TiO2 nanotrees for the photocatalytic and photoelectrocatalytic phenol degradation†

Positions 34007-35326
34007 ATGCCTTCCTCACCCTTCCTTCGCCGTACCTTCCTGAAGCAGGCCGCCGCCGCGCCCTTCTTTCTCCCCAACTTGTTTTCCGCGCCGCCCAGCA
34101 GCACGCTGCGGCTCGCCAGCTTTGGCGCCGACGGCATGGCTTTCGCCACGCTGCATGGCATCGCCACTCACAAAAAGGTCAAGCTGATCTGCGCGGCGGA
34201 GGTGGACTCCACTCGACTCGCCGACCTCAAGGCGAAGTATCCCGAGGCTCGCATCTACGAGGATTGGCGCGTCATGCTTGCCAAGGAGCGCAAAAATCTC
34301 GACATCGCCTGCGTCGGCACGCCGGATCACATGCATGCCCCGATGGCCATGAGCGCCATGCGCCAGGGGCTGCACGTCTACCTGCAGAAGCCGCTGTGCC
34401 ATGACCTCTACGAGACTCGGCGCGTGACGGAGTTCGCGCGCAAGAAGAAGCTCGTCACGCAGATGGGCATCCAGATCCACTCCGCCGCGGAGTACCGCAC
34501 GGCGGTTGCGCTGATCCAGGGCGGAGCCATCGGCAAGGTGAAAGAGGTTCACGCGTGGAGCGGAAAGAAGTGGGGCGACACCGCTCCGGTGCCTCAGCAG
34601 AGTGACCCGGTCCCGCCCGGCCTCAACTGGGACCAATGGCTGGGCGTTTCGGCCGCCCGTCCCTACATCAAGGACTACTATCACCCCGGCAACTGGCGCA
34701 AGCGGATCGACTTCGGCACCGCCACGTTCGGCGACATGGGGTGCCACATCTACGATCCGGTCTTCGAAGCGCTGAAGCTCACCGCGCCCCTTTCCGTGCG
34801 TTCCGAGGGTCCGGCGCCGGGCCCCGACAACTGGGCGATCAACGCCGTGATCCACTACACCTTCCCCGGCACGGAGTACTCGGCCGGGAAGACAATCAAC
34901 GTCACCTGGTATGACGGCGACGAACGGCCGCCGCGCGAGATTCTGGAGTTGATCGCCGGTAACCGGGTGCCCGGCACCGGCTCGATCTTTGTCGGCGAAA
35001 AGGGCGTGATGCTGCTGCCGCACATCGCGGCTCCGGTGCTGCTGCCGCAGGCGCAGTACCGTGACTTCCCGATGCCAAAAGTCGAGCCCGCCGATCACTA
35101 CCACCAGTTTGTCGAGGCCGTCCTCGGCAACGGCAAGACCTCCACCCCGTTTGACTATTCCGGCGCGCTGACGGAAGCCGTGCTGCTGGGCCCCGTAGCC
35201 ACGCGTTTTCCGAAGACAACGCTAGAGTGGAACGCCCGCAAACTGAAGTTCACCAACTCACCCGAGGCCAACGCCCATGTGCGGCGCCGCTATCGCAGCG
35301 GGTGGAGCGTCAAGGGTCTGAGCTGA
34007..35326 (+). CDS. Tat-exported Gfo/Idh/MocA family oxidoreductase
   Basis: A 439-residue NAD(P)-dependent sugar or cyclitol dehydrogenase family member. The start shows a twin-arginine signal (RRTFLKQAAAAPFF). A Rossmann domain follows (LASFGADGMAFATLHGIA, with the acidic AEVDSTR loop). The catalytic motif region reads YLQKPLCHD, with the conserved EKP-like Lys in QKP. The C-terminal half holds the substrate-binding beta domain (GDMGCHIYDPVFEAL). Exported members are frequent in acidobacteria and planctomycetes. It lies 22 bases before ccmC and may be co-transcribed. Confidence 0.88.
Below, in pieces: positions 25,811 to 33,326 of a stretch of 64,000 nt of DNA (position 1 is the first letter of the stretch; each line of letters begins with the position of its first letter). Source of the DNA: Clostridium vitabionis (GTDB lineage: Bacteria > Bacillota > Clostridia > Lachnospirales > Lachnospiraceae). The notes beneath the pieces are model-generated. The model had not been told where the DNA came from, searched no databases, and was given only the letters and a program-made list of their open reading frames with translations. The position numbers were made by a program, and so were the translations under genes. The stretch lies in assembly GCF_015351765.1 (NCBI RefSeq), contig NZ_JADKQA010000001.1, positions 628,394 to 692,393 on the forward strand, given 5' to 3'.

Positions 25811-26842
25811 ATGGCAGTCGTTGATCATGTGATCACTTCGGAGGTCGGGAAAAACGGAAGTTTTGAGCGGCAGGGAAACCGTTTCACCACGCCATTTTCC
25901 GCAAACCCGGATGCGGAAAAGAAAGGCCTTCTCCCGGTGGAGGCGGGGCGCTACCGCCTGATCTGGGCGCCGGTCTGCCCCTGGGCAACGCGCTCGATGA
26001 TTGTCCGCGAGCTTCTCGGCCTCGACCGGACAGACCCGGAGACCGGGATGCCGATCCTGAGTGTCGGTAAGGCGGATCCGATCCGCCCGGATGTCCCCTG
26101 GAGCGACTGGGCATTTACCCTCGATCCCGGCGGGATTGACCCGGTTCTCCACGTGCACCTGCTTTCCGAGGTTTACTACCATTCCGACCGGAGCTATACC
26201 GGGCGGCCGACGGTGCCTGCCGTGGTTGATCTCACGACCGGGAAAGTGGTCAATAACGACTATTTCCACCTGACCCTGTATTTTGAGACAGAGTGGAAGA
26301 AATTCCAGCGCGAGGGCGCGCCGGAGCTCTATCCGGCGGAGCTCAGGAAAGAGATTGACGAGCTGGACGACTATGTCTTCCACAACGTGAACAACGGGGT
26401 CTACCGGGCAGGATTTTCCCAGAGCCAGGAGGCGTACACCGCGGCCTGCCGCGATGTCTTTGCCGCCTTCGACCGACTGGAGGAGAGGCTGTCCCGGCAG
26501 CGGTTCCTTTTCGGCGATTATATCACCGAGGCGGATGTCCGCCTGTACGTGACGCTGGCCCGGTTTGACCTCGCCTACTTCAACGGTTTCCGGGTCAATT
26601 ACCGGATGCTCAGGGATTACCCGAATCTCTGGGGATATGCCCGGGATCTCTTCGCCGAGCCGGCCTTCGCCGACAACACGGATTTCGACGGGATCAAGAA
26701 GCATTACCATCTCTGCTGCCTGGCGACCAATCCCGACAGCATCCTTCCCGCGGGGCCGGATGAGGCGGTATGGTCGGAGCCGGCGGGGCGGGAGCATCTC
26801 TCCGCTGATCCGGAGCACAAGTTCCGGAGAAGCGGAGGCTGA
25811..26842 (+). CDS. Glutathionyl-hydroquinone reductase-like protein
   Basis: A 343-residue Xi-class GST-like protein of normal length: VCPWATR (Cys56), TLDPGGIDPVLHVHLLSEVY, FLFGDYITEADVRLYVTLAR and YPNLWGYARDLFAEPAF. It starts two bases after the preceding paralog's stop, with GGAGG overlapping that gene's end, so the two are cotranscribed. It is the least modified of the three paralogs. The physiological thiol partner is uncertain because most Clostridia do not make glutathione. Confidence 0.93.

Growing branches on one-dimensional TiO2 nanostructures to construct nanotrees is an effective tactic to promote their photoelectrical performance for various applications in photoelectrocatalysis and solar cells. The appropriate choice of the trunk and branch to achieve excellent properties is of general interest. Herein we report a comparative study on TiO2 nanotrees for photocatalytic (PC) and photoelectrocatalytic (PEC) degradation of phenol in water under UV light illumination. An alkali-hydrothermal technique was adopted to grow anatase TiO2 arrays of polycrystalline nanobelts and single-crystalline nanowires, separately, on metallic Ti substrates. Using a precursor solution derived from solution combustion synthesis, few-layer TiO2 nanosheets were then deposited to construct sheet-on-belt (SOB) and sheet-on-wire (SOW) TiO2 nanotrees. We found that the PEC efficiency is promoted upon constructing the nanotrees; whilst the improvement in the PC activity is relatively insignificant. The length and atomic arrangement of the trunk readily affect the PEC performance. With a fixed branch precipitation duration, the SOW TiO2 nanotrees with a film thickness of 3 μm exhibited the best PEC capability towards phenol degradation. The PEC reaction rate constant is 0.40 h−1, which is 1.7 times that of the pristine alkali-hydrothermal nanowire film (0.23 h−1). This PEC reaction rate constant is even 47 times that of the pristine nanowire film to assist the PC degradation of phenol in water (0.0085 h−1). The present study suggests that the single-crystalline trunk plays a key role in the photoelectrical performance of TiO2 nanotrees.